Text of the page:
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Please use this identifier to cite or link to this item: http://hdl.handle.net/1942/18685

Title: Neurobehavioral performance in adolescents is inversely associated with traffic exposure
Authors: KICINSKI, Michal
Vermeir, Griet
Van Larebeke, Nicolas
Den Hond, Elly
Schoeters, Greet
BRUCKERS, Liesbeth
Sioen, Isabelle
ROELS, Harry
Baeyens, Willy
Viaene, Mineke K.
Issue Date: 2015
Citation: ENVIRONMENT INTERNATIONAL, 75, p. 136-143
Abstract: On the basis of animal research and epidemiological studies in children and elderly there is a growing concern that traffic exposure may affect the brain. The aim of our study was to investigate the association between traffic exposure and neurobehavioral performance in adolescents. We examined 606 adolescents. To model the exposure, we constructed a traffic exposure factor based on a biomarker of benzene (urinary trans,trans-muconic acid) and the amount of contact with traffic preceding the neurobehavioral examination (using distance-weighted traffic density and time spent in traffic). We used a Bayesian structural equation model to investigate the association between traffic exposure and three neurobehavioral domains: sustained attention, short-term memory, and manual motor speed. A one standard deviation increase in traffic exposure was associated with a 026 standard deviation decrease in sustained attention (95% credible interval: -0.02 to -0.51), adjusting for gender, age, smoking, passive smoking, level of education of the mother, socioeconomic status, time of the day, and day of the week. The associations between traffic exposure and the other neurobehavioral domains studied had the same direction but did not reach the level of statistical significance. The results remained consistent in the sensitivity analysis excluding smokers and passive smokers. The inverse association between sustained attention and traffic exposure was independent of the blood lead level. Our study in adolescents supports the recent findings in children and elderly suggesting that traffic exposure adversely affects the neurobehavioral function. (C) 2014 Elsevier Ltd. All rights reserved.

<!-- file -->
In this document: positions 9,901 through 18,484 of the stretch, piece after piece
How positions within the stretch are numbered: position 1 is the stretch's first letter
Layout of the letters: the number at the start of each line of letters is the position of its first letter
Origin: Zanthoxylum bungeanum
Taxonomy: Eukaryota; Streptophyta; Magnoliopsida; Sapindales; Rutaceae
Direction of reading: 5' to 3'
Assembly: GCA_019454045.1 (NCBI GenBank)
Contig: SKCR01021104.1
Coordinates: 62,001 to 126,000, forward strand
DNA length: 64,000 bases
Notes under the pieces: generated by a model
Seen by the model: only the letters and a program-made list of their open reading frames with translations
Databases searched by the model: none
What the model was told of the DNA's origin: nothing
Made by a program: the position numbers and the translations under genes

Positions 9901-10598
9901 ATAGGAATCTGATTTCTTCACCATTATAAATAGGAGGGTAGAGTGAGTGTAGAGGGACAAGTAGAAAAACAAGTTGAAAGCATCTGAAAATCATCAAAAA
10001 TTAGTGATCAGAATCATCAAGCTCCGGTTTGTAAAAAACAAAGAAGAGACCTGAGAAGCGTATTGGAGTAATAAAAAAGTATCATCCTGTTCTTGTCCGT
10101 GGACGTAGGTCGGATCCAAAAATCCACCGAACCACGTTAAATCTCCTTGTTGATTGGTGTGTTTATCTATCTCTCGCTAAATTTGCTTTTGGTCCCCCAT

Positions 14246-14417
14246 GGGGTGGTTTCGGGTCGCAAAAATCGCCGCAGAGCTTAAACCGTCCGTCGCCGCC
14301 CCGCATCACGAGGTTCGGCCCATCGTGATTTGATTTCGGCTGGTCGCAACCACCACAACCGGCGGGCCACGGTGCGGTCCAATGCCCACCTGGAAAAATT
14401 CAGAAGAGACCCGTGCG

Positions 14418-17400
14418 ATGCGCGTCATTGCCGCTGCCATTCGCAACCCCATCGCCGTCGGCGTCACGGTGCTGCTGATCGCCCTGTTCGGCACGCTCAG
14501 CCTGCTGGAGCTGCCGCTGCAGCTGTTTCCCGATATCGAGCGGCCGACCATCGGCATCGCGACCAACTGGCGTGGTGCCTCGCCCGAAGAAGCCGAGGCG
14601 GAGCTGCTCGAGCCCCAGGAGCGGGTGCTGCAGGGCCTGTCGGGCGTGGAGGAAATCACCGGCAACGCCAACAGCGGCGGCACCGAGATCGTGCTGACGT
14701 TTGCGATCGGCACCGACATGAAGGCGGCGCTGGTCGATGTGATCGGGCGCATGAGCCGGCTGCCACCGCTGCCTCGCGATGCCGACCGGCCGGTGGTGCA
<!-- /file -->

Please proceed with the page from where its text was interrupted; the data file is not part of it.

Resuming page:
Notes: [Kicinski, Michal; Bijnens, Esmee; Roels, Harry A.; Nawrot, Tim S.] Hasselt Univ, Ctr Environm Sci, B-3590 Diepenbeek, Belgium. [Vermeir, Griet] Integrated Psychiat Ctr OPZ, Geel, Belgium. [Van Larebeke, Nicolas; Baeyens, Willy] Vrije Univ Brussel, Dept Analyt & Environm Chem, Brussels, Belgium. [Van Larebeke, Nicolas] Univ Ghent, Dept Radiotherapy & Nucl Med, B-9000 Ghent, Belgium. [Den Hond, Elly; Schoeters, Greet] Flemish Inst Technol Res Environm Risk & Hlth, Mol, Belgium. [Schoeters, Greet] Univ Antwerp, Dept Biomed Sci, B-2020 Antwerp, Belgium. [Bruckers, Liesbeth] Hasselt Univ, Interuniv Inst Biostat & Stat Bioinformat, B-3590 Diepenbeek, Belgium. [Sioen, Isabelle] Univ Ghent, Dept Publ Hlth, Ghent, Belgium. [Roels, Harry A.] Catholic Univ Louvain, Louvain Ctr Toxicol & Appl Pharmacol LTAP, B-1200 Brussels, Belgium. [Viaene, Mineke K.] Sint Dimphna Hosp, Dept Neurol, Geel, Belgium. [Nawrot, Tim S.] Katholieke Univ Leuven, Sch Publ Hlth Occupat & Environm Med, Leuven, Belgium.
URI: http://hdl.handle.net/1942/18685
DOI: 10.1016/j.envint.2014.10.028
ISI #: 000348746600013
ISSN: 0160-4120
Category: A1
Type: Journal Contribution
Validation: ecoom, 2016
Appears in Collections: Research publications

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